By Larissa Lamarca
Red, white, and blue stars and stripes hang over me as I stand at the border of the United States of America; no border is quite like it. Entering New Jersey, there is only one question on my mind: How could a place I have never been to be home? Everyone is on a mission, entangled between one another, focused on getting from plane to security to baggage and out. The marathon to the exit is clearly halted by the large intimidating room for immigration control. Two signs, bigger than my sixteen-year-old body, read in black: US citizens to the right, Non-US citizens to the left.
Muscular agents wearing black and blue uniforms guide people into various lines. Other agents sit behind glass in one of forty grey box rooms for passport control. The sheer fact that New York City can be seen from inside the airport clearly hints at the length of the line for non-US citizens. Of course this is the line I find myself in. Meanwhile, in envy, the US citizens place their passports on one of around forty scanners, and march right out of the hell hole I find myself in.
A snake made up of arms and legs: it is impossible not to notice bodies of all sizes, colors, patterns, and languages. The dull, gray, rectangular room, the size of a warehouse, is not more than 300 yards away from the plane I spent eight painful hours on. This warehouse of people narrows me inside myself. I hear French, Spanish, Mandarin, some form of English and many other jumbles of words I cannot make out. In front of me is a family of three, who may have come here from the Caribbean as they came off the flight before mine. Having lived and travelled most of my life so far has certainty not prepared me for the mix of cultures this warehouse contains.
Looking left – then right – then left again, I come to the realization that I must be in the most diverse four walled room to exist. People of all backgrounds approach the agents alone. As a united people of this World, we must all prove our identity to the agents separately. Feeling lonely, I busy myself by finding similarity between myself and the thousand others. Paying closer attention, I realize that all we have in common is our carryons and passports. Looking at my red passport, I feel less alone and secure.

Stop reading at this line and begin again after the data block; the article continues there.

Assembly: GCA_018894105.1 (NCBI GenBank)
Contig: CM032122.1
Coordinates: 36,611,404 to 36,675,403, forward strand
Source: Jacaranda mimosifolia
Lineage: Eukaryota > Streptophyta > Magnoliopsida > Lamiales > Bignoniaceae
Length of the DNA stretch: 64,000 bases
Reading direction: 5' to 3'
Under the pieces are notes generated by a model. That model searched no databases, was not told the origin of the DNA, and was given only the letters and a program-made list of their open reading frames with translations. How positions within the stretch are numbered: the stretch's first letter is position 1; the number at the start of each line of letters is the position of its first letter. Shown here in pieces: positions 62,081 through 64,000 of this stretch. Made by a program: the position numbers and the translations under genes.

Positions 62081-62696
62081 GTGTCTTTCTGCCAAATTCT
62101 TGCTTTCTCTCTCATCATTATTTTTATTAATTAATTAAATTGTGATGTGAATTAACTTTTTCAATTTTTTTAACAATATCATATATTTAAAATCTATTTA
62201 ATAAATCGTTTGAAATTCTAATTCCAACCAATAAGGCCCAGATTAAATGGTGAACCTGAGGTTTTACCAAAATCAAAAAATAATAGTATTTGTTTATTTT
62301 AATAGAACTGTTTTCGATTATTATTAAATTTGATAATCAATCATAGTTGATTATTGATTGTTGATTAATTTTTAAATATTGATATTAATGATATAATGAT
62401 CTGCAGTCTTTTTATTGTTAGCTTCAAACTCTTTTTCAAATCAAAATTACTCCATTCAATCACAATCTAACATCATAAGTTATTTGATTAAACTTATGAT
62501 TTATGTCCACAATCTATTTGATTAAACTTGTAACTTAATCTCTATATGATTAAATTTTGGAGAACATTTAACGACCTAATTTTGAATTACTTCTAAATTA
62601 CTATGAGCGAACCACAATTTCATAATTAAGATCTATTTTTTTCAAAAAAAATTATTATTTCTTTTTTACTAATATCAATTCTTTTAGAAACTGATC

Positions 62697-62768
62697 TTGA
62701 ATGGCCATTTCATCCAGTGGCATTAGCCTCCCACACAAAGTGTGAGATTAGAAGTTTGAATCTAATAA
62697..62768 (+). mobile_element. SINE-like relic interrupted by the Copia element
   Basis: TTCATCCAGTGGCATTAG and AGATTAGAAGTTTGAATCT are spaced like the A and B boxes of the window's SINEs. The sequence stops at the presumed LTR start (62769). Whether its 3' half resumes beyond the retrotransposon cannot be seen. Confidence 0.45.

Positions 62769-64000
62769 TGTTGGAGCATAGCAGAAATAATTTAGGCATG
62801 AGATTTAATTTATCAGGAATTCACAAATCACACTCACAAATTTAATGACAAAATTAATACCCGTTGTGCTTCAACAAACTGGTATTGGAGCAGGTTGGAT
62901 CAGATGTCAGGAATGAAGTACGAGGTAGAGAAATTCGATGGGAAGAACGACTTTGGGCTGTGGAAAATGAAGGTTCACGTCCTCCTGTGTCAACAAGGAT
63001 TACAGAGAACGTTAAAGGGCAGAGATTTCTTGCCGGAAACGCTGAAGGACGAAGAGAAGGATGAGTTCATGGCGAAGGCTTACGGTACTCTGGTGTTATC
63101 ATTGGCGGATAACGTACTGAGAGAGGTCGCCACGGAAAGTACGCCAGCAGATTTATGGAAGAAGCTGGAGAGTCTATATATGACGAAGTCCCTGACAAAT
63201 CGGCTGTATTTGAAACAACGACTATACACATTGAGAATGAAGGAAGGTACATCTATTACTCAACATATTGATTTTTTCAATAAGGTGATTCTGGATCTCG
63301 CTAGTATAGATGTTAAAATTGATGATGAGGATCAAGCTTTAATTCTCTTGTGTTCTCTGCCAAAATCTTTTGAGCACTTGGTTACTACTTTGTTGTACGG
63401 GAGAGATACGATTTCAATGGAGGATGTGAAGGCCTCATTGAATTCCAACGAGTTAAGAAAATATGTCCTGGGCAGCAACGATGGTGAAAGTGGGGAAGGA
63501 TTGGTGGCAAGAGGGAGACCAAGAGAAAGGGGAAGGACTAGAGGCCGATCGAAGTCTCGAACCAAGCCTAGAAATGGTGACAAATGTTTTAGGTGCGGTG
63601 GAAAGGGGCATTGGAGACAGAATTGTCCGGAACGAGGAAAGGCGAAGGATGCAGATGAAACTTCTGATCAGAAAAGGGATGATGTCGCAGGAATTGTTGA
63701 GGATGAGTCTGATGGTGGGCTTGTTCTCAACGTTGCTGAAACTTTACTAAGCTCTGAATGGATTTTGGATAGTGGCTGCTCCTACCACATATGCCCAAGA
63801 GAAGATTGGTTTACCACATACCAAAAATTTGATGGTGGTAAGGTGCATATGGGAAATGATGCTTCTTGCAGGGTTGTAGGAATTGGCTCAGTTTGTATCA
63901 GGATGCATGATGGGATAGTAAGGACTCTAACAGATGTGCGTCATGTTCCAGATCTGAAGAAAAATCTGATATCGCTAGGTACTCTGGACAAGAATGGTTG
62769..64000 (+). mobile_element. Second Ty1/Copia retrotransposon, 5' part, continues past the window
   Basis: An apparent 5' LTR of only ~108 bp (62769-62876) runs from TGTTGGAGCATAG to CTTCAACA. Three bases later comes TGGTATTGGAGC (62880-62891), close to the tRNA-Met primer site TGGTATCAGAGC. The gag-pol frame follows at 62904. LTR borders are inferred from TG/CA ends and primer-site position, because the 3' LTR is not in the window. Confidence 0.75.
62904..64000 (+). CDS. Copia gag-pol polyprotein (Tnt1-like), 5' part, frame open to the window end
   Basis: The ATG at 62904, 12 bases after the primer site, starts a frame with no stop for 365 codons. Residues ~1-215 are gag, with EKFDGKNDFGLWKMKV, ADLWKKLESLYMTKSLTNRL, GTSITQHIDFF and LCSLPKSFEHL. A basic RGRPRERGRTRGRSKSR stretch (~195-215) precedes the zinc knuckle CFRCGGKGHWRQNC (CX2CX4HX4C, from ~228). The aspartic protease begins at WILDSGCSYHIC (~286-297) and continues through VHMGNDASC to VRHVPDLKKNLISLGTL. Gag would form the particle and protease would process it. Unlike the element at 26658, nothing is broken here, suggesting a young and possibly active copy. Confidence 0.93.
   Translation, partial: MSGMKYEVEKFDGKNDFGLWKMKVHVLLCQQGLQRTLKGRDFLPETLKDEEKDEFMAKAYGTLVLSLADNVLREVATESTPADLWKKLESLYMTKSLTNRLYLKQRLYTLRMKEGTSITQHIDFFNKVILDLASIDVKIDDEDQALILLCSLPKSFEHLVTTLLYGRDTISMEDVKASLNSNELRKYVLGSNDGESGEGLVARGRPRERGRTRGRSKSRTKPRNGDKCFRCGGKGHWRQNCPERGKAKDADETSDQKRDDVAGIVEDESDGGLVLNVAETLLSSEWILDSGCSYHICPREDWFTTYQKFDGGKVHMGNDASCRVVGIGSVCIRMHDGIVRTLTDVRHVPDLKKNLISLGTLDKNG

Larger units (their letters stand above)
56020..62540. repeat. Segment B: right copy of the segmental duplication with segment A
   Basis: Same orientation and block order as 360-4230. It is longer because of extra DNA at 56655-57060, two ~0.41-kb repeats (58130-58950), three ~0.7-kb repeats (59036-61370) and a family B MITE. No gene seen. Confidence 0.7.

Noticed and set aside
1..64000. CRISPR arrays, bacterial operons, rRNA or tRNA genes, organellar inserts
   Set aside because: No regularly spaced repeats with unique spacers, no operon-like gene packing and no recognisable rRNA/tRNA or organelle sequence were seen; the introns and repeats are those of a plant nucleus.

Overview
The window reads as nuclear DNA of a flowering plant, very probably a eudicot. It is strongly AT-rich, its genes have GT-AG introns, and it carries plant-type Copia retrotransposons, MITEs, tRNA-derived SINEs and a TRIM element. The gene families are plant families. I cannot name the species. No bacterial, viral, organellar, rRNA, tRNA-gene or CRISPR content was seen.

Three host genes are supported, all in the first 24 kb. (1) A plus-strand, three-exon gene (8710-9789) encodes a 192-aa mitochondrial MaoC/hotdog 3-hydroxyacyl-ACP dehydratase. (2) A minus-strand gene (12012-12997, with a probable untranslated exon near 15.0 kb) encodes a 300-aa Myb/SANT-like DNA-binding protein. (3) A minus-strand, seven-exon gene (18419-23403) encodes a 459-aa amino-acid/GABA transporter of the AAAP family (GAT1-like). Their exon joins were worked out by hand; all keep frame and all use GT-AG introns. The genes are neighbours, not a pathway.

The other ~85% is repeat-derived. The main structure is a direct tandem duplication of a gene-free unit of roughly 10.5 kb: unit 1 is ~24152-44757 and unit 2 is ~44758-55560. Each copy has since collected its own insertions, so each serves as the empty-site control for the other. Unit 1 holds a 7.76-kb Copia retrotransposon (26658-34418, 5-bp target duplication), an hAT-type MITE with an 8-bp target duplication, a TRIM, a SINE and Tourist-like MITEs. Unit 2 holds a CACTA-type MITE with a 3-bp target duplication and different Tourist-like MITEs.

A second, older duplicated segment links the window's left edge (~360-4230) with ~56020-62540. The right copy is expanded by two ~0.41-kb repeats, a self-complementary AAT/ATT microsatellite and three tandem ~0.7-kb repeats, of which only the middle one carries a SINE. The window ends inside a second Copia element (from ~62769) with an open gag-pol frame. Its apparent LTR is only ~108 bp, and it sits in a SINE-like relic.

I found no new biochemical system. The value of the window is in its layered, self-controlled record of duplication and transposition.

As I creep up the immigration line one foot at a time, I tell my shaking self not to stare: “Do not glare at that group of people from India. Do not make eye contact with the Asian couple two rows ahead! You have got to stop being awkward, do not or you’ll look judgmental!” Shutting my eyes, I realize my heart is racing. Breathing in, and out, in and out, the impulse to stare begins to fade, and a new inner strength slowly creeps in. Shifting my gaze from the people, I look at the red passport and breath in and out, now counting the many small American flags hung in the room.
Gripping tightly to the documents I have not let out of my sight, I glare down at my hands containing my whole life: past, present, and future. I recall the journey I wish I didn’t take; who knows if I will ever return to where I am from. I take a few more creeping steps up the endless line of global citizens. I allow myself to reflect, drawing my focus from the intimidating immigration officers, into my semi-stable mind.